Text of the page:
Four major sources of transportation revenues include federal, state, regional and local funding. Federal funds are made available though the Arizona Department of Transportation (ADOT) to the region for local government projects. State funds, known as HURF (Highway User Revenue Fund) are distributed to ADOT, the Arizona Department of Public Safety, the cities, the counties and regional transportation organizations such as PAG. Regional funds include the voter-approved Regional Transportation Authority revenue source. Local sources of funds may include development impact fees, construction sales taxes or a general sales tax. Local jurisdictions also may dedicate general funds for transportation, and/or request exactions from developers to offset the cost of transportation improvements. Projects that use federal, state or regional funds must be included in the PAG regional Transportation Improvement Program (TIP).
Why does it take so long to build roads and other transportation facilities?

Depending on the complexity of the project, it often takes several years from the time planning and design begin to the time construction starts. Planning for transportation projects may include traffic studies, alternative route concepts, environmental assessments and preliminary right-of-way studies. A detailed design must be developed to address a wide variety of factors such as drainage, utility line needs or impacts, terrain and soil conditions, detailed right-of way requirements, project material needs and detailed project costs.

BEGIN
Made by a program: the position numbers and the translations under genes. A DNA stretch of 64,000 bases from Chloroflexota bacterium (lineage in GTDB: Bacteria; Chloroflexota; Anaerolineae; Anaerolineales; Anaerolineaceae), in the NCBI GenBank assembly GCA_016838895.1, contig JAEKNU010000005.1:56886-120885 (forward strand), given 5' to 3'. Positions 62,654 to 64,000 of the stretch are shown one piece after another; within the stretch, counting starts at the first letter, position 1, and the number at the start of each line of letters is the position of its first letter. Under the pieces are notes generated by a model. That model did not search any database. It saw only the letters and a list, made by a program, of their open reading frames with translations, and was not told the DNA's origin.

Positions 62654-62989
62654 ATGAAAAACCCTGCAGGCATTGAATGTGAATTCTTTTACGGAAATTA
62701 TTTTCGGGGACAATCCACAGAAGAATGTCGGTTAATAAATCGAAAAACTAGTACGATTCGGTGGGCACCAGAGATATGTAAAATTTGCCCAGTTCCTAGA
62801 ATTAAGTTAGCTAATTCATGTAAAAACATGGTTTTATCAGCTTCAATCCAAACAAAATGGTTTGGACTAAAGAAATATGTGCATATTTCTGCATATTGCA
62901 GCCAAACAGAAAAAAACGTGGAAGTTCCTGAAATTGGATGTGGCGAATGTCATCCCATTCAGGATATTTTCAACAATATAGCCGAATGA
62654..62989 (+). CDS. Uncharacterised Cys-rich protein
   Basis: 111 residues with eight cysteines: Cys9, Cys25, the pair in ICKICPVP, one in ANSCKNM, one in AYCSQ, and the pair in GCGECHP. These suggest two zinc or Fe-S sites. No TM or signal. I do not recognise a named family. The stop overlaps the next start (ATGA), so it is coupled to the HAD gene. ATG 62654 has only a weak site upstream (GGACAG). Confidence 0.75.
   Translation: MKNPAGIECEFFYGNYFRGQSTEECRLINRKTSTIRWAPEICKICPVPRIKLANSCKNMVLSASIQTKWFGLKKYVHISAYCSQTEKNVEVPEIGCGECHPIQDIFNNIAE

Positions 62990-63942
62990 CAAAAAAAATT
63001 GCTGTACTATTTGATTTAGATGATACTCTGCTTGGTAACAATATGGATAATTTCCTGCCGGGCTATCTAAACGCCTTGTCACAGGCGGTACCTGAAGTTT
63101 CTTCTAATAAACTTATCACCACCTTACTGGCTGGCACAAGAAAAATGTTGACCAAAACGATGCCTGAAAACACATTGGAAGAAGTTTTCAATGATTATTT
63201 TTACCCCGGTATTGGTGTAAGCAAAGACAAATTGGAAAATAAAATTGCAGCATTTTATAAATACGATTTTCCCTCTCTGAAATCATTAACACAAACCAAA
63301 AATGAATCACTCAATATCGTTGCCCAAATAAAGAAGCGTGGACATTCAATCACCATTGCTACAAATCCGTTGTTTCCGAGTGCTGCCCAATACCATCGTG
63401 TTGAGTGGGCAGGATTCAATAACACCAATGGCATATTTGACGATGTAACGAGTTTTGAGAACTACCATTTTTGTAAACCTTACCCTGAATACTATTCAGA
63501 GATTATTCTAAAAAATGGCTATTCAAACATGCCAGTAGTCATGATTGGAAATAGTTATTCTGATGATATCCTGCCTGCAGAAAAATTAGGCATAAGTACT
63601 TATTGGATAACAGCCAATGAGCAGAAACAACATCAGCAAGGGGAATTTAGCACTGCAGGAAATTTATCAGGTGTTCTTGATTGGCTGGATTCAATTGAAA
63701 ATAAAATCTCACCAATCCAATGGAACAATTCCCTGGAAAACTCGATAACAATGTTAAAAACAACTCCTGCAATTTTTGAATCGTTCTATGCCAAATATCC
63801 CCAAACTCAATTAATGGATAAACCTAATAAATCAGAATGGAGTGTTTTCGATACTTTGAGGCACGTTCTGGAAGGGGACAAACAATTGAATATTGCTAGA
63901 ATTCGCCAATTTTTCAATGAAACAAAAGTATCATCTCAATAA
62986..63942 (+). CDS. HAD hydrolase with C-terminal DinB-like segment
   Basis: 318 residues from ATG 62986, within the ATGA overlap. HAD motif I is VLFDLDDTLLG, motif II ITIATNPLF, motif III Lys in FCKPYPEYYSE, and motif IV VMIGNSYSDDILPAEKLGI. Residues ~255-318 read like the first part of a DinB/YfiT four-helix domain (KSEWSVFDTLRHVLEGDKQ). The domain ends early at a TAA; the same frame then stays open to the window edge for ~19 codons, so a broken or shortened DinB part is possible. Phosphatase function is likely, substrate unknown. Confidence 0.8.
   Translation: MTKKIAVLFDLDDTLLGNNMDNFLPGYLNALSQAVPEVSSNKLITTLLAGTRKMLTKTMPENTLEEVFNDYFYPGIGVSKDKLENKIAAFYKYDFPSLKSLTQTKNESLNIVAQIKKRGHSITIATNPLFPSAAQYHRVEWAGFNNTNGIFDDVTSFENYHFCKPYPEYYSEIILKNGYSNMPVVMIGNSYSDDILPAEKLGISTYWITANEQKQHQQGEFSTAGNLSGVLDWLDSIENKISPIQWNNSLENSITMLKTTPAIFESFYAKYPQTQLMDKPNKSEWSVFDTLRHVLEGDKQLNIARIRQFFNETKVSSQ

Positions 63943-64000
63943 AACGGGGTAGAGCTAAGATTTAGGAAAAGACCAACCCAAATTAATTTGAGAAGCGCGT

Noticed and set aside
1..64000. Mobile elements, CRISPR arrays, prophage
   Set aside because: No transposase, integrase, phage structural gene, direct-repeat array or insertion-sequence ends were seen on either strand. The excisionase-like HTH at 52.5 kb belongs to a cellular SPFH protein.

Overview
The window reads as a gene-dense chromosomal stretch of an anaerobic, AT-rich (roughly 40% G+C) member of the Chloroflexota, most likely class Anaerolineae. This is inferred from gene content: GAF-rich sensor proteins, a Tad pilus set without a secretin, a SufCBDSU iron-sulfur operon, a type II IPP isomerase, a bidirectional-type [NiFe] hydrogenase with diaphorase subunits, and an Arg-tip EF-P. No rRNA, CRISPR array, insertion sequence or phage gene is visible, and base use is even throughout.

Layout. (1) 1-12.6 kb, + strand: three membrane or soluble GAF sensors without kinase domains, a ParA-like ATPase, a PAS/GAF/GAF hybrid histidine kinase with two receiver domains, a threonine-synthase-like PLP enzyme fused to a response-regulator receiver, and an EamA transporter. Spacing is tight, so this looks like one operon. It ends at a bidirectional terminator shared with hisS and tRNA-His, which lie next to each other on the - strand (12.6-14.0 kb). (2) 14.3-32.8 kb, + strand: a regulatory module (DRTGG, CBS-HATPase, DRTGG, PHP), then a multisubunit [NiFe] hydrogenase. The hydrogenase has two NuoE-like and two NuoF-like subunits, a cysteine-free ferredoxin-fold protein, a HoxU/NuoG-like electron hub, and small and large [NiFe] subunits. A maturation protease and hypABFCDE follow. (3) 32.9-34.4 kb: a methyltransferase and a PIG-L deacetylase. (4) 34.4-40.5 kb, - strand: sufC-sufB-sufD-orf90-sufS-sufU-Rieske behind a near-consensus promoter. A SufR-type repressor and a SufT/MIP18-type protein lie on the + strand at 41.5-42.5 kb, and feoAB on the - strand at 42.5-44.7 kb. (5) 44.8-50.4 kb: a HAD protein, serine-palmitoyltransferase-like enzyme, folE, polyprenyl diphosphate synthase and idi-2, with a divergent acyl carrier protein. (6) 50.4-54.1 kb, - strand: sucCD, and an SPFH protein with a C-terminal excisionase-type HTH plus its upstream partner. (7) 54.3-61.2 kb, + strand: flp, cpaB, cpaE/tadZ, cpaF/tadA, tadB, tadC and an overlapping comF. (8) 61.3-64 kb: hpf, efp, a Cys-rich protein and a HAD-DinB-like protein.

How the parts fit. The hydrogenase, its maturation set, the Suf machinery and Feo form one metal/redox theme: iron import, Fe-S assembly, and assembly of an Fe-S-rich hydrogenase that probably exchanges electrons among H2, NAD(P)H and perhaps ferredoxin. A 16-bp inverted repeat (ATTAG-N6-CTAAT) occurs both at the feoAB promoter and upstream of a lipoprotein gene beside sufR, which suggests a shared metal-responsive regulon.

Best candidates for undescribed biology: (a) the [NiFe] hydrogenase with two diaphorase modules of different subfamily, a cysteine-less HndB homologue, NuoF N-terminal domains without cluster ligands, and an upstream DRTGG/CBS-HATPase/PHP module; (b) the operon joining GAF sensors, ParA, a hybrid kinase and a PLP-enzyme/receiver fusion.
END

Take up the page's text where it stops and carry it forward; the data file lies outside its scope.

What is Pima County’s current population and growth rate?
The 2014 population of Pima County was estimated to be 1,007,162. This is 11,116 more than 2013 estimates, or a current growth rate of approximately 1.1 percent. Population estimates are produced annually for July 1 by the Arizona Department of Administration (ADOA) and are usually finalized in December of the estimate year.

How many square miles are in Pima County?
Pima County is approximately 9,187 square miles of which 70 percent consists of federal, state and Native American-owned lands.

How many miles of roadway are there in Pima County?
Estimated 2015 roadway mileage by area and facility type for Pima County is shown in the table below.

Facility Type

Roadway Miles

Pima County

Major Streets

Interstate Freeway & Parkway


Other Major Street


Sub Total



Neighborhood Street *


*: includes both privately and publicly owned, paved and unpaved traffic-carrying roadways.

Where can I find traffic count information?
PAG has recent traffic count data for most major roads in eastern Pima County.  This information is available as a printed document and as a PDF map. PAG publishes a poster size traffic volume map every winter presenting the most recent roadway count data. Complimentary copies of the current traffic volume map may be picked up at the PAG office, 177 N. Church Ave., Suite 405, Tucson.